In Image processing, we often use Signal to Noise Ratio (SNR) and Peak Signal to Noise Ratio (PSNR) for quality measurement.
Discrete signal power is defined as mean squared error (MSE) but since we're dealing with ratios of powers, the result stays the same.Let us now interpret this result. This is the ratio of the power of signal to the power of noise. Power is in some sense the squared norm of your signal. It shows how much squared deviation you have from zero on average. You should also note that we can extend this notion to images by simply summing twice of rows and columns of your image vector, or simply stretching your entire image into a single vector of pixels and apply the one-dimensional definition. You can see that no spacial information is encoded into the definition of power. Now let's look at peak signal to noise ratio. This definition is If you stare at this for long enough you will realize that this definition is really the same as that of maximum squared intensity of the signal, not the average one. This makes this criterion less strict. You can see that Now, why does this definition make sense? It makes sense because the case of SNR we're looking at how strong the signal is to how strong the noise is. We assume that there are no special circumstances. In fact, this definition is adapted directly from the physical definition of electrical power. In case of PSNR, we're interested in signal peak because we can be interested in things like the bandwidth of the signal, or number of bits we need to represent it. This is much more content-specific than pure SNR and can find many reasonable applications, image compression being on of them. Here we're saying that what matters is how well high-intensity regions of the image come through the noise, and we're paying much less attention how we're performing under low intensity. |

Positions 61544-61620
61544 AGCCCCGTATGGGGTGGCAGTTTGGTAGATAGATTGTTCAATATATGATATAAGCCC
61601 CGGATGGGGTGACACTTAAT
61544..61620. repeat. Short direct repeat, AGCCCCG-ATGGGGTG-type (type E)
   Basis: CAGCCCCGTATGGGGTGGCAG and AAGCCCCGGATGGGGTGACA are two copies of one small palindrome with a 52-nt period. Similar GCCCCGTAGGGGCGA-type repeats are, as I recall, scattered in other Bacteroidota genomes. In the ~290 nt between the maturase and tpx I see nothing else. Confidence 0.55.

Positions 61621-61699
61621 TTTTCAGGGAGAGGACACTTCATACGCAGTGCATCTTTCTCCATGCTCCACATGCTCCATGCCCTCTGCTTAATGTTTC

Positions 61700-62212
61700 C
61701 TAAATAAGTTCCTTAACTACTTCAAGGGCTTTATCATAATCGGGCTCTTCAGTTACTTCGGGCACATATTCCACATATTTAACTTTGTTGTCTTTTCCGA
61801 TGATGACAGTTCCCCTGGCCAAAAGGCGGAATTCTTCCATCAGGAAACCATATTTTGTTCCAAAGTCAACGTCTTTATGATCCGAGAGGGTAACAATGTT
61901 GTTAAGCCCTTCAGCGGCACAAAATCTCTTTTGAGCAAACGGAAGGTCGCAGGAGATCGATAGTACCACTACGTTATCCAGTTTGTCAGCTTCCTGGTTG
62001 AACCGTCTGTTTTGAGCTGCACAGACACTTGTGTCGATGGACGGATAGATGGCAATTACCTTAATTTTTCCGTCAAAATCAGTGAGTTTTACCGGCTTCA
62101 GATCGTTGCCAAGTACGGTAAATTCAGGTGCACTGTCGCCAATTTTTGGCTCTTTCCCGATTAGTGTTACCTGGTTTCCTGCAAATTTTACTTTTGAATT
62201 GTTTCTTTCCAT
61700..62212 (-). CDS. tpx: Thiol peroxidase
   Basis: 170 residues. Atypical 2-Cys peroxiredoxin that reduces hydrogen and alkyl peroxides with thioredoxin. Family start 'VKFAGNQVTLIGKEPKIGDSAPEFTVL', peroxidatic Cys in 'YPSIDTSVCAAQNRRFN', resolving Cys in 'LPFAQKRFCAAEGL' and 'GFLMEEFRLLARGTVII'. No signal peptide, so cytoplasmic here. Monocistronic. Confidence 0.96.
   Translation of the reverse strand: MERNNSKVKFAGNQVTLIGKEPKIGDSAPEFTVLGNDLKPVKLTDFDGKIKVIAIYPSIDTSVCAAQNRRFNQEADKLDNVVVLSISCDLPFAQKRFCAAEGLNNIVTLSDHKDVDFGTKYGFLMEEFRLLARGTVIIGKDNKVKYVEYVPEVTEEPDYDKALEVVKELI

## Sunday, November 17, 2013

### Difference between SNR and PSNR

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